Judaism and Christianity teach that with faith and action we can change tomorrow.
Furthermore, if doing so can save even one life, we are indeed obligated
to denounce fatalism and act decisively. Uniquely, Biblical civilization
teaches a distinctive emphasis on the value of even one human life. Ancient
Jewish tradition teaches that all of humanity is descended from only one
man, Adam, in order to stress that saving even one life is equivalent to
saving the entire world's population. Abraham's ill-fated attempt to save
the city of Sodom by arguing with God is another example of this oft-repeated
sentiment exceedingly rare in other religions. Not surprisingly, suicide
murderers are found more frequently in non-Biblical civilizations that profess
less value in human life. Not surprisingly, the countries with embedded Judeo-Christian
foundations cope more successfully with natural disaster.
Another reason we are not surprised to see such different fatality figures
is because both Judaism and Christianity, in spite of vastly different theologies,
tend to unify people into collaborating entities. They are both community-building
religions rather than merely tribe-building religions. However, other religions
tend to stress tribal and family affiliation as we see even today in the
Saudi ruling classes. Judeo-Christian teachings implant in Western countries
not only the importance of family but the productive allegiances that can
be formed by those who share common faith. This is why so many Jewish and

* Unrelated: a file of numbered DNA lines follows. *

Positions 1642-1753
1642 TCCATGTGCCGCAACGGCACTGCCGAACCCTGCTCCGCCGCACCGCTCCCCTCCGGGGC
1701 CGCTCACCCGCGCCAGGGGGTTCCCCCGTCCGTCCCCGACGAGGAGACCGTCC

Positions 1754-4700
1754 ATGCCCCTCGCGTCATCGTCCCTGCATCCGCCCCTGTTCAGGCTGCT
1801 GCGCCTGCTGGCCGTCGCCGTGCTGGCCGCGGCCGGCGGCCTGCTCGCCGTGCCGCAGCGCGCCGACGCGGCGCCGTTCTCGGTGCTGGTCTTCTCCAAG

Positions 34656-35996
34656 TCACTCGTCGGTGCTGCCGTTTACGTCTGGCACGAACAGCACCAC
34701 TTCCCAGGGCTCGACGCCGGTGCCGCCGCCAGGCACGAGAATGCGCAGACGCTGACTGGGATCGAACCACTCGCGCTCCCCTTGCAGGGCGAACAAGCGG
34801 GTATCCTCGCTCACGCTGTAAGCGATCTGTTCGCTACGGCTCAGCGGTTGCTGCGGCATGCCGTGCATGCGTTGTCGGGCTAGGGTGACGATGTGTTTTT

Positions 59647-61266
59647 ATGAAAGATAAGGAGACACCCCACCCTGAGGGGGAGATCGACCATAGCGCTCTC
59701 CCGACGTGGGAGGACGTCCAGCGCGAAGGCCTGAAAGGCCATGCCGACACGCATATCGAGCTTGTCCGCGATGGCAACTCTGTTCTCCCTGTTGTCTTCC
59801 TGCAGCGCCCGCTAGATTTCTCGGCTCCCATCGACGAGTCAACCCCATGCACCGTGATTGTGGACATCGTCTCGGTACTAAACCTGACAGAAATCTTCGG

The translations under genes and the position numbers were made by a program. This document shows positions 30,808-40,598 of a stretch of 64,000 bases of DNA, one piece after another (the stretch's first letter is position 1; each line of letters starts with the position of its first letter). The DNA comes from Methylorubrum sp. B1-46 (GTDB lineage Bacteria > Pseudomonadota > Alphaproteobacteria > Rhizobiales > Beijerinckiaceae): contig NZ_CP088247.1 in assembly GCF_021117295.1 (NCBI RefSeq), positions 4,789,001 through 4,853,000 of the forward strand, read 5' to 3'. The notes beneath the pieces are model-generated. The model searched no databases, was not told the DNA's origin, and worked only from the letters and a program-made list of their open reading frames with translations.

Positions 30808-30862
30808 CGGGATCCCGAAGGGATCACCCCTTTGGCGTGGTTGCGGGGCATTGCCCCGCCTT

Christian Americans regard their synagogue and church affiliations to be
as enriching as their family relationships.
Common agreement to abide by zoning laws and building standards, rare in
most non-Christian societies, yields yet more evidence of how Judaism and
Christianity specialize in bonding people. The early development of the corporation
as a wealth building device took place only in the West, within Christendom.
Even our insurance companies are directly attributable to Judeo-Christian
religious faith. When non-related people share a common outlook on the transcendent
questions of life, they are more likely to care for one another. The insurance
company is the formalized outcome of that mutual concern.
Through the materialistic lens so prevalent today, we see a distorted image
misleading us into believing that religion is an utterly private and largely
irrelevant matter. Thus we block out reality and misperceive the spiritual
and material as two parallel universes that never intersect. In this way
I can comfortably believe that my neighbor's faith brings me no benefit and
my secularism bring him no harm. An honest examination of these disasters
suggests precisely the opposite. We ought to acknowledge that each day, every
American derives enormous benefit from the faith of our Founders and of their
heirs. We ought to acknowledge that our welfare is jeopardized by secular
fundamentalism. Those many tragic and largely unnecessary disasters around
the world bring out the goodness of Americans in the form of mountains of
humanitarian relief. They should also remind us of the source of that goodness.
Rabbi Daniel Lapin is the Founder and Director of Toward Tradition, working to advance our nation toward the traditional Judeo-Christian values that defined America's creation.